You've heard of chefs' knives, chefs' coats, and Chef Wear(tm), but a chef's kilt? That is what you may find David Cunningham wearing during off hours. Cunningham, who is the pipe-master of the New York Scottish Pipes, Drums, and Dancers, not to mention chef of the elegant Lenox Room in Manhattan, is as much at ease in a kilt as he is in the kitchen. A second-generation Scot, Cunningham has periodically celebrated his heritage in events such as the Beard Foundation's Greens night at the Friar's Club (with Scotland's Bowmore Distillery) and a Robert Burns birthday dinner he hosted at the Lenox Room last year. This month, Cunningham teams up with the Beard House in another tribute to this most eloquent of poets.
Although Cunningham grew up in a family of Scottish descent in Connecticut, his life veered away from the moors and toward the Continent when his sister married a French chef. At age 19 Cunningham moved to France on a student visa and immersed himself in all aspects of the French food scene, from the boucheries to the pâtisseries. His culinary investigations led him to one of the oldest three-star restaurants in France, Auberge de l'Ill. When he returned to the United States he took a job at Le Bernardin under the late Gilbert LeCoze and current chef Eric Ripert. After three years, he moved on to Gray Kunz's Lespinasse, where he was eventually promoted to sous-chef.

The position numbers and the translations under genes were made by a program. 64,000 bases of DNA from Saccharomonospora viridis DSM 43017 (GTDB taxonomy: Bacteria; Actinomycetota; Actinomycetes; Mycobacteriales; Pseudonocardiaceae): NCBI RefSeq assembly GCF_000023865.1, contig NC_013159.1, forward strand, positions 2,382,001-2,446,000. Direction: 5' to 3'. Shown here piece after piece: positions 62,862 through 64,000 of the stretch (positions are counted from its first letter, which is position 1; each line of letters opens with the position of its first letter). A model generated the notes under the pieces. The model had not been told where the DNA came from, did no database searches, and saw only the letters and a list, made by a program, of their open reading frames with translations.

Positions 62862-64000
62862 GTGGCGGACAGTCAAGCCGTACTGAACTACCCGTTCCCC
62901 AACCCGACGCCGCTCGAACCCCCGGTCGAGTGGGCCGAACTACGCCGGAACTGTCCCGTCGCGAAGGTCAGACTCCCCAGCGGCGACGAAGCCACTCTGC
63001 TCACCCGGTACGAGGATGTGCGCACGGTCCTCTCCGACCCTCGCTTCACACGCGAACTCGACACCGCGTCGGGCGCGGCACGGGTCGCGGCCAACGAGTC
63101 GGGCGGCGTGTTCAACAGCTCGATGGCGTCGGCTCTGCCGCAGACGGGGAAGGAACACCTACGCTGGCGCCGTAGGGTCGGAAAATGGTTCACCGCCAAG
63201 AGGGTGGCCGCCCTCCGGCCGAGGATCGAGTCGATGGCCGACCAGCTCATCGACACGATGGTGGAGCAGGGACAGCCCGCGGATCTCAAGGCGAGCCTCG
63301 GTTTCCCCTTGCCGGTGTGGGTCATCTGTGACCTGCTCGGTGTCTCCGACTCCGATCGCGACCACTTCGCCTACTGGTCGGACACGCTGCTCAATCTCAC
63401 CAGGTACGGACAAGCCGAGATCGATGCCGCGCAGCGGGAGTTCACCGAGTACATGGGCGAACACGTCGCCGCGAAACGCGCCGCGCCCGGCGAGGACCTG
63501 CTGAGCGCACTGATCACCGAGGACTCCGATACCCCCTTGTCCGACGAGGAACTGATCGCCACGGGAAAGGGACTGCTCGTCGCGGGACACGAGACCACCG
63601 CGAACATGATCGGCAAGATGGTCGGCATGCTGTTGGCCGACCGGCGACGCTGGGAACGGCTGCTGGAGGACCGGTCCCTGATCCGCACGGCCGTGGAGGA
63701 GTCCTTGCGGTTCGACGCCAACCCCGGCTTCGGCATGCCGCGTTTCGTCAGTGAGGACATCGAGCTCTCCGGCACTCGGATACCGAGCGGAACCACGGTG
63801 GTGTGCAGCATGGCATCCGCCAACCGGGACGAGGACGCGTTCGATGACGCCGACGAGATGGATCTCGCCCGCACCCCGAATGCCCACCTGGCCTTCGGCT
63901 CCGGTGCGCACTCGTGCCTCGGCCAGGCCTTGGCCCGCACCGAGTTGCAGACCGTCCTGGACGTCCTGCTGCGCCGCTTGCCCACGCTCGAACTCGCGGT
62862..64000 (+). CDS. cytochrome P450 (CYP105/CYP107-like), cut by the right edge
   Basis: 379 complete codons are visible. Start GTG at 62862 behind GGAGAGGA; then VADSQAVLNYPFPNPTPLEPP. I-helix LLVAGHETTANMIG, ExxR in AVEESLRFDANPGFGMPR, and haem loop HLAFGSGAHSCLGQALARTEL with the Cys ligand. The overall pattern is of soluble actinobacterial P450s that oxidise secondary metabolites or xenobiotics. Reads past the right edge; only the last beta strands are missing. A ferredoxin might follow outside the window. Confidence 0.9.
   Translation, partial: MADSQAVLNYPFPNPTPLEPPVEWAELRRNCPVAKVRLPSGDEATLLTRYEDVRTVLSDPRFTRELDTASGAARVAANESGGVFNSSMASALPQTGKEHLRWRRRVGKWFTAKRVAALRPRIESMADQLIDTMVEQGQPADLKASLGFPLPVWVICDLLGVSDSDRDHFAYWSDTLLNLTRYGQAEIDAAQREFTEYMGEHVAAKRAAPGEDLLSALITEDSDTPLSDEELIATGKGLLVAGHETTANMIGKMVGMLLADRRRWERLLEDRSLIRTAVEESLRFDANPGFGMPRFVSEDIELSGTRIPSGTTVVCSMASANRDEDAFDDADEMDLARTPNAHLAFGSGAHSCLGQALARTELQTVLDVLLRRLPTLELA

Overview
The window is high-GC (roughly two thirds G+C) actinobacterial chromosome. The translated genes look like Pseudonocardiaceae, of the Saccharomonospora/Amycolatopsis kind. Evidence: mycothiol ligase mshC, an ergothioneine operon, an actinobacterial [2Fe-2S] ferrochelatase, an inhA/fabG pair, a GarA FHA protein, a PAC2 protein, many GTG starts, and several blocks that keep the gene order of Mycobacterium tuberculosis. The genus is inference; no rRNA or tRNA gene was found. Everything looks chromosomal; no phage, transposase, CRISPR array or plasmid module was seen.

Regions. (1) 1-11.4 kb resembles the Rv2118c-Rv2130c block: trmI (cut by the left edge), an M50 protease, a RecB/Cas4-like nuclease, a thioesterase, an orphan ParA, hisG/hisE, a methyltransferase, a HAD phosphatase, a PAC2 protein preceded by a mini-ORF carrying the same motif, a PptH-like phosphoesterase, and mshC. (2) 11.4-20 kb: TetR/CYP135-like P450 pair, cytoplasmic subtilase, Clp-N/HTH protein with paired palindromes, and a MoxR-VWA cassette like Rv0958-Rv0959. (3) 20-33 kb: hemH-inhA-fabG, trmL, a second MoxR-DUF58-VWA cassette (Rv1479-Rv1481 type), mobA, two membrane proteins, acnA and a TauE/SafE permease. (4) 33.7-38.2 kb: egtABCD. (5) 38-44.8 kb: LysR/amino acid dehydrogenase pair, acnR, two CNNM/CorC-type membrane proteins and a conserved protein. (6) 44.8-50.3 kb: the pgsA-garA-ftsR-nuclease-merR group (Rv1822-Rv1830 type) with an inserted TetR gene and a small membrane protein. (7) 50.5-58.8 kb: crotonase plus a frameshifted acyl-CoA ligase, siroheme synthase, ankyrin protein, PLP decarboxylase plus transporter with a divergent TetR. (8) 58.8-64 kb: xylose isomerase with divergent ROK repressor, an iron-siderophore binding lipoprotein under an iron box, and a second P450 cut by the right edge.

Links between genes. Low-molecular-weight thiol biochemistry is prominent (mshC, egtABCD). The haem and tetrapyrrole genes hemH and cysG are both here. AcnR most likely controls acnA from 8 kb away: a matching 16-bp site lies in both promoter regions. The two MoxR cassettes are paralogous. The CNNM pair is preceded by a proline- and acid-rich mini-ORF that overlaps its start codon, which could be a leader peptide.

At the Lenox Room, a collaboration between celebrated New York restaurateurs Tony Fortuna and Charlie Palmer, Cunningham is cooking contemporary American food that has given the elite dining spot a new lease on life. Where described the Lenox Room as "a sophisticated bastion of New American cuisine." As Steve Cuozzo wrote in the New York Post, "Folks who balk at venturing to Third Avenue in the 70s for 'destination' food don't know what they're missing."
In his tender love poem "A red red Rose," Robert Burns wrote, "As fair art thou, my bonie lass,/ So deep in luve am I;/ And I will love you still my dear,/ Till A' the seas gang dry." Not to belittle Robert Burns-far from it-but we Beardies kinda like the sort of art you can eat, culinary art, that is. This month, taste Cunningham's ode, his own little love poem, measured out in finnan haddie and haggamuggie instead of meter and verse.
Savory Glazed Chicken Wings
Dungeness Crab Cakes
Scottish Smoked Salmon Cushion with Pickled Herring Stuffing
Seared Venison with Whisky Sauce, Neeps, and Taties
Coup of Drambuie Ice Cream with Raspberry Butterscotch Sauce